For Fatima, her hijab serves as a form of physical and mental protection. Physically, it prevents exposure to the environment by covering not just the head, but the whole body. She has been asked whether she is hot under her hijab and dress, but she explained to me that it actually keeps her shaded from the sun. Along with serving as a protective barrier from the environment, it serves a protective barrier against others, indicating that physically, people can’t just touch her whenever they’d like. By wearing a hijab, Fatima feels as though she is less likely to be judged by others and by herself based on her bodily figure. Body image is an issue that many people struggle with, and she is less focused on and worried about her bodily image because she’s covered in public.

In a mental sense, a hijab sets a sort of expectation for how people should treat her. Fatima describes how the hijab represents and makes her who she is. “I don't have to pretend to be someone else,” she says, “and this actually communicates a lot more to others.”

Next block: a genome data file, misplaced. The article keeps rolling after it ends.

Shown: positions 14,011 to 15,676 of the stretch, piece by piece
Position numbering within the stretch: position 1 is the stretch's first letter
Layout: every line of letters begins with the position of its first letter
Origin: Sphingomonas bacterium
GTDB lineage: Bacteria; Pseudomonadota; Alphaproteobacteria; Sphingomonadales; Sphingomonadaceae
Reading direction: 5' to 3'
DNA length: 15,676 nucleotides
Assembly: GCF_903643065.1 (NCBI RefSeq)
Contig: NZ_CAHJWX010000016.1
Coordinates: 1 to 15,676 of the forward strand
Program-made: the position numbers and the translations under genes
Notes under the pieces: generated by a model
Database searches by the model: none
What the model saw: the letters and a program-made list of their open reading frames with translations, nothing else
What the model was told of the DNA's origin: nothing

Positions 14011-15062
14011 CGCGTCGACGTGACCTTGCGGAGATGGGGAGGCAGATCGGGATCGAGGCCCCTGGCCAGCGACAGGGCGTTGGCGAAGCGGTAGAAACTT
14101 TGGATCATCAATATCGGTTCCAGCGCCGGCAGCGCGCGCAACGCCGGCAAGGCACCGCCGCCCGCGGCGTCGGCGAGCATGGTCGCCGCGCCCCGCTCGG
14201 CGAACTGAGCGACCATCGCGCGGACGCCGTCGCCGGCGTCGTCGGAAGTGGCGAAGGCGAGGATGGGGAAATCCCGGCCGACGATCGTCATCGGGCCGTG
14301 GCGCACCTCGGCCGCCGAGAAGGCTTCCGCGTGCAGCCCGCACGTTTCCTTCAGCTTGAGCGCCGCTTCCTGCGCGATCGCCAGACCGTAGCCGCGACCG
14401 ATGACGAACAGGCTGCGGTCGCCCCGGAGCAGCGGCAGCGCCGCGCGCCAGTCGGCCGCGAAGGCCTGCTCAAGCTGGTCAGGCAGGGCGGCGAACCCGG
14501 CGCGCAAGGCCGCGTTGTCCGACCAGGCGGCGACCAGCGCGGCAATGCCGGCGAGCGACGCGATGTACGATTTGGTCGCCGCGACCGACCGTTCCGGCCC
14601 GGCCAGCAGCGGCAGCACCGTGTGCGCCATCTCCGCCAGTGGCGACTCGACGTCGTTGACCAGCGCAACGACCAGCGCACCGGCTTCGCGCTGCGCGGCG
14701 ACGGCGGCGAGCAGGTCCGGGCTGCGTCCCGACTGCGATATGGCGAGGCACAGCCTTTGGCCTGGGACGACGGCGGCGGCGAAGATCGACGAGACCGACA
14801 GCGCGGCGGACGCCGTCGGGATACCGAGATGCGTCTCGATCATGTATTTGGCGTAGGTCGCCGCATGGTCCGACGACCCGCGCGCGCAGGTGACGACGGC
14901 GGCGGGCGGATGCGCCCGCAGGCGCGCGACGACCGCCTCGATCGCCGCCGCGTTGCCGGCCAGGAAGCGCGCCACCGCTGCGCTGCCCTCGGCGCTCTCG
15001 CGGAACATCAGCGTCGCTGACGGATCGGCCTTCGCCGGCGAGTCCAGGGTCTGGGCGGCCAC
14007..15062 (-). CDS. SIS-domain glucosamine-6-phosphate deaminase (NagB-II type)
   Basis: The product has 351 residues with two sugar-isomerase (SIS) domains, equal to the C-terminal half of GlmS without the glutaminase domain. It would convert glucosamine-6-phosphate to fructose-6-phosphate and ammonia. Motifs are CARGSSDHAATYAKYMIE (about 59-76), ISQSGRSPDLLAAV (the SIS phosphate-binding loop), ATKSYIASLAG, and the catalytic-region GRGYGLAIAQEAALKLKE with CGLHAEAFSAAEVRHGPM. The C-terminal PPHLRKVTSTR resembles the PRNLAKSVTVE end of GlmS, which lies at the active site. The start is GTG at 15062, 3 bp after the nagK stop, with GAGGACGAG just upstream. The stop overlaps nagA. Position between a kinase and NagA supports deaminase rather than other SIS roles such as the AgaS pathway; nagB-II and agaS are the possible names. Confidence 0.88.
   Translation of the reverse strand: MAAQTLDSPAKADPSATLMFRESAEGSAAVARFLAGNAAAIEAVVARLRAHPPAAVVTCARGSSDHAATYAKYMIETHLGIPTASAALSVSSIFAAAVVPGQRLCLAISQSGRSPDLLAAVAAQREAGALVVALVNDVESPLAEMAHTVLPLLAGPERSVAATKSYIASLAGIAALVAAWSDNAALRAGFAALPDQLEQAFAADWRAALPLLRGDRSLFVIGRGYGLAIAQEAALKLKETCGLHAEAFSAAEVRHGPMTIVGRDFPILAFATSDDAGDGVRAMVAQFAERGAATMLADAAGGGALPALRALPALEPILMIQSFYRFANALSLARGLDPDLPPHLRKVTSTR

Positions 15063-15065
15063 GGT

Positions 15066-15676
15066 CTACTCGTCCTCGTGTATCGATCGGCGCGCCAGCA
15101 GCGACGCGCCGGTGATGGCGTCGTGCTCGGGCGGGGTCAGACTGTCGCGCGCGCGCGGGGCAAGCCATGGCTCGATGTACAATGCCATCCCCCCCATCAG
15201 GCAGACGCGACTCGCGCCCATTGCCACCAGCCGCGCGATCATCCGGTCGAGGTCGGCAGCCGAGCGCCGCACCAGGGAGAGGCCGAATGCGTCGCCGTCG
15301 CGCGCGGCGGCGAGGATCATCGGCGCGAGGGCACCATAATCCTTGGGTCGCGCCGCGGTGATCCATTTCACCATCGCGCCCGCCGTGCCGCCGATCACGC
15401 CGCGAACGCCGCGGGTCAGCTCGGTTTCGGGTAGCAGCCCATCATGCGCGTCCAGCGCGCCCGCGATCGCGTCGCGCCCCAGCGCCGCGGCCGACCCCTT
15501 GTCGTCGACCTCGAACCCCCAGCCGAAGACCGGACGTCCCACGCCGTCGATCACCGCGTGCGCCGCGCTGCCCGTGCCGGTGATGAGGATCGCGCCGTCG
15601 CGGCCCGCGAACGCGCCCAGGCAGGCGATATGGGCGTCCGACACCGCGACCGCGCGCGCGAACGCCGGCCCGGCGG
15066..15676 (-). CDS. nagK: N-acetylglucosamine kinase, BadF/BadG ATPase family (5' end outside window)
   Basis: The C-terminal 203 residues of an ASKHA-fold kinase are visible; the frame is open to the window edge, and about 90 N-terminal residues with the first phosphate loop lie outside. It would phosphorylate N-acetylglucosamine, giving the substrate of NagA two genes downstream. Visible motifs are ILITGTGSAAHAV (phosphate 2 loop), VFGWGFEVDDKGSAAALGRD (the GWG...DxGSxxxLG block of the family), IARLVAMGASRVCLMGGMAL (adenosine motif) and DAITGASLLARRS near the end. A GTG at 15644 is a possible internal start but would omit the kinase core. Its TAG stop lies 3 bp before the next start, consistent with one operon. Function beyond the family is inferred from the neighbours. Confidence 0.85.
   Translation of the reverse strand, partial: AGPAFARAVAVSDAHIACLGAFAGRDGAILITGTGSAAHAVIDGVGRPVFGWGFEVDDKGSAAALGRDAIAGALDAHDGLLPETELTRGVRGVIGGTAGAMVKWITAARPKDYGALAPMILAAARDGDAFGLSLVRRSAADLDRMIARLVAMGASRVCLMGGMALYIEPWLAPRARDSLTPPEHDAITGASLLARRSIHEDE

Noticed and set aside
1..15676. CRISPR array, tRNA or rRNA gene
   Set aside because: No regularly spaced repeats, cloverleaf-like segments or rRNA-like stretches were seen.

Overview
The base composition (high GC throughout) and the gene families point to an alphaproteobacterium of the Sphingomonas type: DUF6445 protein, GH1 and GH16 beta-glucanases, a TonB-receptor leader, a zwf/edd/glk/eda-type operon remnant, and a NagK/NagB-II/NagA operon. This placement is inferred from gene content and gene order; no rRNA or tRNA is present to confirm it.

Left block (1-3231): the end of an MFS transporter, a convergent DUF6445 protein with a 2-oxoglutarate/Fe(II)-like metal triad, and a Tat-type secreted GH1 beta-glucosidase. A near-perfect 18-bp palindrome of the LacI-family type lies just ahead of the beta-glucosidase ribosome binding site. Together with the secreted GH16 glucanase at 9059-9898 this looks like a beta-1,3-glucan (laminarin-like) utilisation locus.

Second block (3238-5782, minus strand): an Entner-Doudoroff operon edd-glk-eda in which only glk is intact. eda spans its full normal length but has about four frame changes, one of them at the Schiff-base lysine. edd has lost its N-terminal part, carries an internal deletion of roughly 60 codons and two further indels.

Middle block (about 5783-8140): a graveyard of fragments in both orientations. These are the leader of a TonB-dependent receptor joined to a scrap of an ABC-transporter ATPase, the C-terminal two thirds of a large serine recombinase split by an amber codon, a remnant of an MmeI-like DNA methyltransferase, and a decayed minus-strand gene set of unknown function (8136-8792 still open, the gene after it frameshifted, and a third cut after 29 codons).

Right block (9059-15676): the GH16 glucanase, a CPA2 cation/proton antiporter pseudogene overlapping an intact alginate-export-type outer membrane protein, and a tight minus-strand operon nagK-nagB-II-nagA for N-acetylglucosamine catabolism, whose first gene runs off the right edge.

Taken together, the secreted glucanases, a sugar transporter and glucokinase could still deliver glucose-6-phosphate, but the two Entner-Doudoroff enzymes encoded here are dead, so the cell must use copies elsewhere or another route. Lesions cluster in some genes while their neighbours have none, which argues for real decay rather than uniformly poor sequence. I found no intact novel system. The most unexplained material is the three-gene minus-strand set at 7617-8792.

Photo by Katsiaryna Endruszkiewicz


Regarding the essential meaning of her faith, Fatima has this to say: “It gives me purpose in this life, where I can strive and accomplish for the benefit of others. As Muslims, we are told that Allah loves those who are most useful to other people… Islam teaches Muslims what is right and what is wrong, what has happened and what will come to happen, so that we may prepare ourselves for it.”

She has remarked that we come into the world with nothing and we come out with nothing, too. Our actions, what we have done to benefit ourselves and others, will be brought to us on the day of judgment.